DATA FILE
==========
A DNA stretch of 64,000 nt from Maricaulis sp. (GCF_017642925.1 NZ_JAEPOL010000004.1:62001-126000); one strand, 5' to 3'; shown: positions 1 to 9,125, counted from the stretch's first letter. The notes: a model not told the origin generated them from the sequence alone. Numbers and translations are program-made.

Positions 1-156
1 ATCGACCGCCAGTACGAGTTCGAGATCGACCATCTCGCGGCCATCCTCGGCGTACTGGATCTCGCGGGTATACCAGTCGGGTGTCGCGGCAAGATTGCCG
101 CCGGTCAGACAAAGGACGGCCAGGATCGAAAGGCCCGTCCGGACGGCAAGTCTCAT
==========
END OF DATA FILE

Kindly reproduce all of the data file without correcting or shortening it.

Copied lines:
A DNA stretch of 64,000 nt from Maricaulis sp. (GCF_017642925.1 NZ_JAEPOL010000004.1:62001-126000); one strand, 5' to 3'; shown: positions 1 to 9,125, counted from the stretch's first letter. The notes: a model not told the origin generated them from the sequence alone. Numbers and translations are program-made.

Positions 1-156
1 ATCGACCGCCAGTACGAGTTCGAGATCGACCATCTCGCGGCCATCCTCGGCGTACTGGATCTCGCGGGTATACCAGTCGGGTGTCGCGGCAAGATTGCCG
101 CCGGTCAGACAAAGGACGGCCAGGATCGAAAGGCCCGTCCGGACGGCAAGTCTCAT